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Use the Retelling Glove to summarize stories

march 7, 2024

Use the Retelling Glove for summarizing stories

Academic standards for reading comprehension require that K-1 students be able to identify characters, settings, and major events in literature. In addition, they must be able to retell the story using only the most important details for each story element.

To address this standard, provide explicit instruction on how to incorporate all story elements into one visual trigger: the Retelling Glove. Bodily, kinesthetic learners will love it, and all your students will benefit from the lasting reminder of itemizing the story elements on their fingers.

Introduce the trigger

Introduce the Retelling Glove within your whole-class mini-lesson. Turn the Retelling Glove graphic organizer (Jamboard version) into an anchor chart or project it onto a whiteboard. After a whole-class read aloud, guide students through the fingers, scribing their answers in the proper place.

Use the Retelling Glove to summarize a story - Grades K-2 Version
Retelling Glove Grades 3-5
  • SETTING: The thumb represents the main setting(s) for the story—the where and when. A story can take place in more than one place. Setting also involves the time of the story—both day and night and seasons of the year.
  • CHARACTERS: The pointer finger represents the main character(s) in the story. Remember that characters can be people, animals, or objects.
  • WANT: A heart on the middle finger represents what the character(s) wishes for or is trying to do. What is he motivated by? What does he want?
  • PROBLEM: A warning flag symbolizes the main problem. Identify the type of problem the character faces—a problem with someone, something, or himself.
  • SOLUTION: How did the story end? Tell about how the problem was solved in the end and how the main character changed or what he learned.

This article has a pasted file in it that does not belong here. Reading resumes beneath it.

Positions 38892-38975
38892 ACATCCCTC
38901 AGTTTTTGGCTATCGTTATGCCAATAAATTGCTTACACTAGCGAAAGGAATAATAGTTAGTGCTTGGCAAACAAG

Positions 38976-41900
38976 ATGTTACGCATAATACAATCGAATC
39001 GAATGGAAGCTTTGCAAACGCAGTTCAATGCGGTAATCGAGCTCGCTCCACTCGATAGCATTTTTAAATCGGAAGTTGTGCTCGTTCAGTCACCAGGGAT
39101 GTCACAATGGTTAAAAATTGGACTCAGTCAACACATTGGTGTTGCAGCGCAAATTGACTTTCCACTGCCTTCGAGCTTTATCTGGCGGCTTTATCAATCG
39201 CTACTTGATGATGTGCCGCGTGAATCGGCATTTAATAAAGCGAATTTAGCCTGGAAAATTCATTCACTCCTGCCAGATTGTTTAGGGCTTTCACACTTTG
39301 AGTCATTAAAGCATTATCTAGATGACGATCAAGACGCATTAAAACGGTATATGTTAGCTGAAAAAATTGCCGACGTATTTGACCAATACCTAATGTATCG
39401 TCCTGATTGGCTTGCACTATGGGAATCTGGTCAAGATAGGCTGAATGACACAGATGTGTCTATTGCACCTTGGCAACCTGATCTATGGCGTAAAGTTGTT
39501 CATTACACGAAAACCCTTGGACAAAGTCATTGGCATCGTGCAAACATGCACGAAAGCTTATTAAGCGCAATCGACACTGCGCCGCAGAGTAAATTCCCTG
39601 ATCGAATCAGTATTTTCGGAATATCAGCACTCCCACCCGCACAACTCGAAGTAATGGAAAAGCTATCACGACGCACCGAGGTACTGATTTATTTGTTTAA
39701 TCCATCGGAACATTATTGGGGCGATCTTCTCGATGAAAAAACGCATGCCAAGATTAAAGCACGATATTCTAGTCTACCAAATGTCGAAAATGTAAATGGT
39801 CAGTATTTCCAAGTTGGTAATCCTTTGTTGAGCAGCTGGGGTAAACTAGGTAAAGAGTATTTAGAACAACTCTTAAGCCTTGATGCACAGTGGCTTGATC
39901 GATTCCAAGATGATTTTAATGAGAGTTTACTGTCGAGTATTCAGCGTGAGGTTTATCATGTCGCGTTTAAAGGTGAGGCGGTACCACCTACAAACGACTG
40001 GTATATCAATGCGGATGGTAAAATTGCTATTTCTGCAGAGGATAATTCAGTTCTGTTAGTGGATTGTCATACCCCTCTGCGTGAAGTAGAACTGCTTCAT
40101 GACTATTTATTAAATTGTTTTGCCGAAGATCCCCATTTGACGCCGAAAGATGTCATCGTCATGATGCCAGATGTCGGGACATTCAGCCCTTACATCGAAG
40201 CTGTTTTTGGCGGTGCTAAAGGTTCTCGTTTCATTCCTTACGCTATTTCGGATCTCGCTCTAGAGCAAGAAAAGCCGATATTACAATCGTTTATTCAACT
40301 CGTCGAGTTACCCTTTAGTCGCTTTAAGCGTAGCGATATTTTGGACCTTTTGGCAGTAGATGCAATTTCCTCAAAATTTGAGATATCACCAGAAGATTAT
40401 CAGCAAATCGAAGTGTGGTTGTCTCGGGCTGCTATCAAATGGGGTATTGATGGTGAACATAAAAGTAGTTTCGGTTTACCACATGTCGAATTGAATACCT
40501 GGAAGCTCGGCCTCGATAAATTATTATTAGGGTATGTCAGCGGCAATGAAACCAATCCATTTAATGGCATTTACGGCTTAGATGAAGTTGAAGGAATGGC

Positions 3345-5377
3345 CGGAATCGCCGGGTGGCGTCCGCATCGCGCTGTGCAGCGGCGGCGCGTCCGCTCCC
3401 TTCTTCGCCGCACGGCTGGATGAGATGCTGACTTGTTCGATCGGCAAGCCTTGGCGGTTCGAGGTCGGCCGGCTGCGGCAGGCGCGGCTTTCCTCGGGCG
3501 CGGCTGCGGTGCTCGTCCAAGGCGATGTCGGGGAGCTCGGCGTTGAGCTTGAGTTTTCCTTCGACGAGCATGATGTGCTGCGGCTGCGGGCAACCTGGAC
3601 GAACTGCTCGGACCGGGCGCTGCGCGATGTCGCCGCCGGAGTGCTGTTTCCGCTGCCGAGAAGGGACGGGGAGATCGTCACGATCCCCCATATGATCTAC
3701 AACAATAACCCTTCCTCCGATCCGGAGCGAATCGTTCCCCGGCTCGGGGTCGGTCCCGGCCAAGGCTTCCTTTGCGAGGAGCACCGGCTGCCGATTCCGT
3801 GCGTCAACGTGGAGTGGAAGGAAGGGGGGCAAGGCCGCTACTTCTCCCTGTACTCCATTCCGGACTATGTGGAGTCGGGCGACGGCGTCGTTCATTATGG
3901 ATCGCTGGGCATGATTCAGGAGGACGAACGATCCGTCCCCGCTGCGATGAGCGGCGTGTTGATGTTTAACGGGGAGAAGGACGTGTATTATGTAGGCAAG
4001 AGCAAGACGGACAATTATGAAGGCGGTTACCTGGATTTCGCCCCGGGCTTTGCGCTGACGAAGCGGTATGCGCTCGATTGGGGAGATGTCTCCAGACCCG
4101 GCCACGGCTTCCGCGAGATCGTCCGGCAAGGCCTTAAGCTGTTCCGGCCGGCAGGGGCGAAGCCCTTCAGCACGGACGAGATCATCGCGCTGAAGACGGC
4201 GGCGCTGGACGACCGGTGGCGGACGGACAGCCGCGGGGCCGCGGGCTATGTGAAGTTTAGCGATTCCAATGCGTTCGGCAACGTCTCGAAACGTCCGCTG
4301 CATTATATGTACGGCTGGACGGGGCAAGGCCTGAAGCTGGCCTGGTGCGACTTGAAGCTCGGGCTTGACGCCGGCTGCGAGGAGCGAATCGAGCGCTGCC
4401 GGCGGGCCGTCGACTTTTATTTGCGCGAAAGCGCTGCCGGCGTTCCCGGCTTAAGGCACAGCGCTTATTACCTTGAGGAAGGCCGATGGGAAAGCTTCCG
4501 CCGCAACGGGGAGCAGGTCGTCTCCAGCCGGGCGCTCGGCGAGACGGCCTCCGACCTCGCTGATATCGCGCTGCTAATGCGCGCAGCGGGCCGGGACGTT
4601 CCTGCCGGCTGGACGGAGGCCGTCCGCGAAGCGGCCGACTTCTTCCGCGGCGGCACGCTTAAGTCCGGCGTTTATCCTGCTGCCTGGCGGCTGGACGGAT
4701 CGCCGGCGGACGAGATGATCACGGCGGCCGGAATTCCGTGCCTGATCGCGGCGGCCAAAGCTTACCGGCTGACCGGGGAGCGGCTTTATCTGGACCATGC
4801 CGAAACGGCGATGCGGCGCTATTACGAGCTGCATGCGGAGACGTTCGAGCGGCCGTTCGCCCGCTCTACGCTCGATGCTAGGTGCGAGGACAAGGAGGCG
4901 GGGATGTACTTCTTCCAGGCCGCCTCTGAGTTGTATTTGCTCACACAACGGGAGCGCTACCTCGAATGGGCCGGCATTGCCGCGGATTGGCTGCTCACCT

Release responsibility to students

Move the Retelling Glove into small-group instruction. After reading a story as a group, guide students to retell the most important details about each story element. Don the glove or provide one for each student in the group. As students retell, scribe their answers on the corresponding graphic organizer. Eventually, provide students with their own copies of the graphic organizer to complete at end of the small-group meeting.

After a lot of guided practice, turn the responsibility over to the students by adding this same activity and organizer to literacy stations. For example, place the glove and copies of the graphic organizers near the Listening Station. After students listen to a text, they slip on the glove and retell the important story elements. If developmentally appropriate, have students note the story elements on the graphic organizer and turn in their work as a quick assessment.

Tweak for upper grades

Use the same technique with a more mature look. Replace the visuals on the glove with words: setting, characters, motivation, problem, and, solution. Add a reference to lesson or theme within the palm of the glove as well. This little reminder prompts students to include all the important elements when providing a story summary.

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